Evidence for pulmonary rehab reflected in updated COPD-X guidelines

The evidence for the benefits of pulmonary rehabilitation has been strengthened in the latest update of the Australian and New Zealand Guidelines for the management of Chronic Obstructive Pulmonary Disease (COPD-X).

Professor Ian Yang, chair of the Lung Foundation Australia COPD Guidelines Committee, told the limbic the multidisciplinary intervention was already known to reduce breathlessness, and improve exercise capacity and quality of life.

“A recent systematic review – level I evidence – published in Chest in 2016, has also provided further evidence that pulmonary rehabilitation reduces the frequency of hospitalisations for exacerbations of COPD, compared to usual care,” he said.

“Our Lung Foundation Australia COPD Guidelines Committee has specifically updated the Executive Summary of COPD-X, to purposefully highlight these benefits of pulmonary rehabilitation, to assist clinicians to appropriately refer patients for this effective intervention.”

The updated guidelines have separated the statements for strong evidence of clinical benefit with pulmonary rehabilitation from lesser quality evidence that the intervention is cost effective.

Other changes in the latest COPD-X guidelines included:

  • New meta-analyses evidence regarding the increased risk of pneumonia with use of inhaled corticosteroids.
  • A Cochrane review showing ‘triple’ therapy – tiotropium plus LABA/ICS combination therapy – decreases hospital admissions from all causes compared to tiotropium alone.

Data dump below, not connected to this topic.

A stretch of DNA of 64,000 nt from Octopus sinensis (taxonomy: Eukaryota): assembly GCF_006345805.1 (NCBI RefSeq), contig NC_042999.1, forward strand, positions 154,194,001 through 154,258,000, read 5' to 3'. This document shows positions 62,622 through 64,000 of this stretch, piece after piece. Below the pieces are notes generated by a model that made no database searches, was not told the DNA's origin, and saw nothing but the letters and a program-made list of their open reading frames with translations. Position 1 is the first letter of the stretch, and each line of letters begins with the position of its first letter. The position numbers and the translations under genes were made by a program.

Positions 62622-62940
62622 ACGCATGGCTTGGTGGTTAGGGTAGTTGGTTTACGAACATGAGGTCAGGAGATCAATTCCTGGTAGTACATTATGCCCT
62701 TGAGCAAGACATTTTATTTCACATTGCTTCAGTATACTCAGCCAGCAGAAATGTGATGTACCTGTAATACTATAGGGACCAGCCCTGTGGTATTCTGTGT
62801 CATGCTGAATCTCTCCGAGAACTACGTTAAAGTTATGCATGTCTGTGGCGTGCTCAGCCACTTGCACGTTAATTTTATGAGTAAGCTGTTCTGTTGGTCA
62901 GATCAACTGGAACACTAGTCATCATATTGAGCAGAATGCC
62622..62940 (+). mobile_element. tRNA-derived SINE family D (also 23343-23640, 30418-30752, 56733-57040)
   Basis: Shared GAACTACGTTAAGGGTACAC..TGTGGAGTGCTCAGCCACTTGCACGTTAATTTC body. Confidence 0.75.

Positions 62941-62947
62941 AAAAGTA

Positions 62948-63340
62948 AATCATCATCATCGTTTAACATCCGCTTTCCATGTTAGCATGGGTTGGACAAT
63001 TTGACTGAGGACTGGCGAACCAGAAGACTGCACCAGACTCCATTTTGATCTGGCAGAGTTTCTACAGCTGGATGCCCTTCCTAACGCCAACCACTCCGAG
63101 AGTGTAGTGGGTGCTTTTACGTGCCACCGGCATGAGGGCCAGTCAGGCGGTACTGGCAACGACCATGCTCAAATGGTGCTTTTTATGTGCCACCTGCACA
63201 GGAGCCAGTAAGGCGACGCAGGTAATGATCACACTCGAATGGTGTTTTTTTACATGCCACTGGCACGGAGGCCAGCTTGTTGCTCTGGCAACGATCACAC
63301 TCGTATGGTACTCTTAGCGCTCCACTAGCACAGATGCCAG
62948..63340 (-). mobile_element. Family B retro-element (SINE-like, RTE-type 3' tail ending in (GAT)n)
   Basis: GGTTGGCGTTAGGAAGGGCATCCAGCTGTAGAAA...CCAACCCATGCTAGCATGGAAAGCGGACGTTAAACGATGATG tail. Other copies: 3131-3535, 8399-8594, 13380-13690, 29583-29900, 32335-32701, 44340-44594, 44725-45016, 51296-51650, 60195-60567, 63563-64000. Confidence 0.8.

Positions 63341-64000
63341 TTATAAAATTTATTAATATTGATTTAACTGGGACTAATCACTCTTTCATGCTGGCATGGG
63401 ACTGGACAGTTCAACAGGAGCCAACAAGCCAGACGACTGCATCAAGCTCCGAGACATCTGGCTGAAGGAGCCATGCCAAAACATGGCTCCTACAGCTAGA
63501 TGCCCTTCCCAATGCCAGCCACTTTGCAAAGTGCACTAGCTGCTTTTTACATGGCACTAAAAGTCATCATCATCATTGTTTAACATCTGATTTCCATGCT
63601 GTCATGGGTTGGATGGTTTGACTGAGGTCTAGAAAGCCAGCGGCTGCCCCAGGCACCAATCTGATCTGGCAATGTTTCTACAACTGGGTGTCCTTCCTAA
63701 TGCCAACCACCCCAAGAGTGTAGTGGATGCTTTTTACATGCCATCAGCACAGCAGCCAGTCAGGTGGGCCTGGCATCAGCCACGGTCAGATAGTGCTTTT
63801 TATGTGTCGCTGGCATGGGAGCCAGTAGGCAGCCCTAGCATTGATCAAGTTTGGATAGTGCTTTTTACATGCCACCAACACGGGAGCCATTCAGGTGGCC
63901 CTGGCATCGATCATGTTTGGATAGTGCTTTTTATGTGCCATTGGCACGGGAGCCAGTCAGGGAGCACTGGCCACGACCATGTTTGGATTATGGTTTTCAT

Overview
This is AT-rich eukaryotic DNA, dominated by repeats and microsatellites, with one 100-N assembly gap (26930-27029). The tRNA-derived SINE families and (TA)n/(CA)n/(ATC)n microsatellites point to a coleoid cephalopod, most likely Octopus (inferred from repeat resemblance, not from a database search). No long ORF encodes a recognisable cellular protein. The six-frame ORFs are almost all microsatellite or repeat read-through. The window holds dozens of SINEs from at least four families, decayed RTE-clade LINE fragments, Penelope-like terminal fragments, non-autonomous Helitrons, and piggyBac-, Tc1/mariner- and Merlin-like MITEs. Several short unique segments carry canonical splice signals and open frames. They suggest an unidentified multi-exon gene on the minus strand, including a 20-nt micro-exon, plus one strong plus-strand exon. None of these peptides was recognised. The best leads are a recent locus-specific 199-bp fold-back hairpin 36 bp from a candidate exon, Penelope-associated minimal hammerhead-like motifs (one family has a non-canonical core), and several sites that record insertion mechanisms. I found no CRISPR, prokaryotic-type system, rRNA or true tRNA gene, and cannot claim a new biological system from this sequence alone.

• A combination of beclometasone/formoterol/glycopyrronium in a single inhaler – not currently available in Australia – may be more beneficial than ICS/LABA in patients with severe COPD and frequent exacerbations.
  • A new section highlighting the increased risk of post-operative pulmonary complications in COPD patients after thoracic or non-thoracic surgery and the need for pre-surgery optimisation.
  • A recommendation for long-term continuous oxygen therapy only in patients who are significantly hypoxaemic.
  • A call to support the use of antidepressant medication in conjunction with pulmonary rehabilitation for improvements in depression and dyspnoea-related disability.
  • A Cochrane review showing no difference between nebulisers or pressured metered dose inhalers as the delivery device for bronchodilators during exacerbations.

Click here to view a full copy of the updated guidelines.

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